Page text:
Picking at a hangnail or dry patch of skin is common practice, but some people continue their picking of skin whether there is something to pick at or not. Skin picking is a condition characterized by repetitive and compulsive picking of the skin. People with the disorder continue the behavior to the point of bleeding or bruising but cannot stop it.
Skin picking on its own is not necessarily a form of self-harm. It is often used as a way to cope with anxiety or stress and may be a sign of a compulsive condition, such as obsessive-compulsive disorder. However, some people use the picking of skin as a way to self-harm. How can you identify if a loved one is dealing with a skin-picking disorder or self-harm?
What is Self-Harm?
Self-harm involves the deliberate act of causing harm to the body but without suicidal intent. It’s a more common problem than people may realize. About 17% of adolescents engaged in nonsuicidal self-injury (NSSI) in the past year, and about 15% of college students reported the same.1 Adolescents and young adults are more likely to engage in self-harming behaviors than adults, with only about 5% of adults reporting active behaviors.
Forms of Self-Harm
There are a variety of forms of self-harm, including cutting, burning, hitting or punching objects or themselves, or skin picking. The primary difference between obsessive-compulsive conditions that cause picking of skin versus self-harm is the intent. Skin picking is a self-injury behavior when the person does so with the intent to hurt themselves.
When Self-Harm Progresses
Forms of self-harm can range from mild to moderate to severe. NSSI led to a staggering 187,000 emergency room visits in 2020 alone.2 However, the potential numbers for dangerous self-harm behaviors are likely much higher. One study showed that one-third of college students who reported NSSI admitted they should have seen a medical professional for their injuries, but only 5% of those students sought care.3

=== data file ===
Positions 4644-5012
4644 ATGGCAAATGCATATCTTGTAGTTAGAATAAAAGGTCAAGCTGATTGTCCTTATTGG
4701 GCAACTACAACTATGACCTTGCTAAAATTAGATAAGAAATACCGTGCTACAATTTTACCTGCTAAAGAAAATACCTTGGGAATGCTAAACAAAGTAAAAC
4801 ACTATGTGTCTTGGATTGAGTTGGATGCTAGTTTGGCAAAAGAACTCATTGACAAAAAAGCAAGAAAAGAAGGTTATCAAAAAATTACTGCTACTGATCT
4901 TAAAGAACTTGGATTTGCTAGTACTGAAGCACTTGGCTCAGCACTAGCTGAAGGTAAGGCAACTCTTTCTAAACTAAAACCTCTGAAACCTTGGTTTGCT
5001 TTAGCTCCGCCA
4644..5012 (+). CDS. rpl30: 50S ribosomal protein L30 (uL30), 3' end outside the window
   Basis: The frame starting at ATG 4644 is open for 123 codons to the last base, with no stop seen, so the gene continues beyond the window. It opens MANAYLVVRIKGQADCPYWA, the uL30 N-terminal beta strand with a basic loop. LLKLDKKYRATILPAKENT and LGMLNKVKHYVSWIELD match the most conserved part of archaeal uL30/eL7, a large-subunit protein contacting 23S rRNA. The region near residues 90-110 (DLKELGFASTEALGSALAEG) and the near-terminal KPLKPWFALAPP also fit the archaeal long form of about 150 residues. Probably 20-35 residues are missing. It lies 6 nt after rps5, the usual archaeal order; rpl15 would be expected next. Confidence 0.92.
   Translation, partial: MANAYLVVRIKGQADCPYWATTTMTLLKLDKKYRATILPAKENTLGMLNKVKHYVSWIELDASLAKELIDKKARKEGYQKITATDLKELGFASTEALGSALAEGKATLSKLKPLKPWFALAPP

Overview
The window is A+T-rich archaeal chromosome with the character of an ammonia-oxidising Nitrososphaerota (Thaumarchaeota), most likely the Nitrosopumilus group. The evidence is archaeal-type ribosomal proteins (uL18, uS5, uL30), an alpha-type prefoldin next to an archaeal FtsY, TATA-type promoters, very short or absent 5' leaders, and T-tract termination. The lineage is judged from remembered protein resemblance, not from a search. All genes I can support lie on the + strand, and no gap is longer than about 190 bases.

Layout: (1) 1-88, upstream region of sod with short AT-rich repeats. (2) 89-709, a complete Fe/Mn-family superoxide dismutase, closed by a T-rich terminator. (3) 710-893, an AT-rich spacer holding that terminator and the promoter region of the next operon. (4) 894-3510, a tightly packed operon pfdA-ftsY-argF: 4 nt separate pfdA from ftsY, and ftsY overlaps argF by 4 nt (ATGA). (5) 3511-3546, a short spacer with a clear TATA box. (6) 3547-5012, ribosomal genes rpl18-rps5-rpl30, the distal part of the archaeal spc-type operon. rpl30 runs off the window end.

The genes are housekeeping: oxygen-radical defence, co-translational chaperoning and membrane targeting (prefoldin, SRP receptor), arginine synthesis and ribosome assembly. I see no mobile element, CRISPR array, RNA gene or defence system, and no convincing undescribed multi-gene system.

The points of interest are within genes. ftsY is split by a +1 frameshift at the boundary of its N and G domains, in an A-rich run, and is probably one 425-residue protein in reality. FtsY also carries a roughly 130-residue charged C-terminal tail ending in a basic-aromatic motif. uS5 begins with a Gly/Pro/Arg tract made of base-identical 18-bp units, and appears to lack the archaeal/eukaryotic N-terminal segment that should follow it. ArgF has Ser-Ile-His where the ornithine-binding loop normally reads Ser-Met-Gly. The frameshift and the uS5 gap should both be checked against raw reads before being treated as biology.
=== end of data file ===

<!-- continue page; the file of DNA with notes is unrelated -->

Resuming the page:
Self-harm typically is a symptom of a mental health condition like depression but does not necessarily indicate suicidal ideation, especially when the behavior first starts. Some people who harm themselves do so as a way to regulate their emotions or feel a sense of control over their lives. However, the more frequent or long-term the self-harm becomes, the more likely it could progress into suicidal thoughts, plans, or attempts. If you notice that a loved one is self-harming, you should make sure they get help immediately.
How to Find Help
Thankfully, there are plenty of ways to find help for your loved one. Mental health treatment is a vital part of the lives of those in recovery from self-harm and other mental health disorders. LifeSkills South Florida is a network of treatment facilities offering excellent care for anyone with a mental health or substance use disorder.
If your loved one is struggling with self-harm, depression, anxiety, or another mental health condition, please reach out to us. You can call us at 954-953-1742 or submit an online request form to speak with an admissions specialist about our services. We’ll learn more about your loved one and help you determine the best program for their needs. You and your loved ones never need to deal with difficulties alone—we’re here to walk with you every step of the way.
- American Psychological Association. (2015). Who self-injures?.
- Centers for Disease Control and Prevention. (2023). Suicide and Self-Harm Injury.
- Journal of American College Health. (2011). Nonsuicidal Self-injury in a College Population.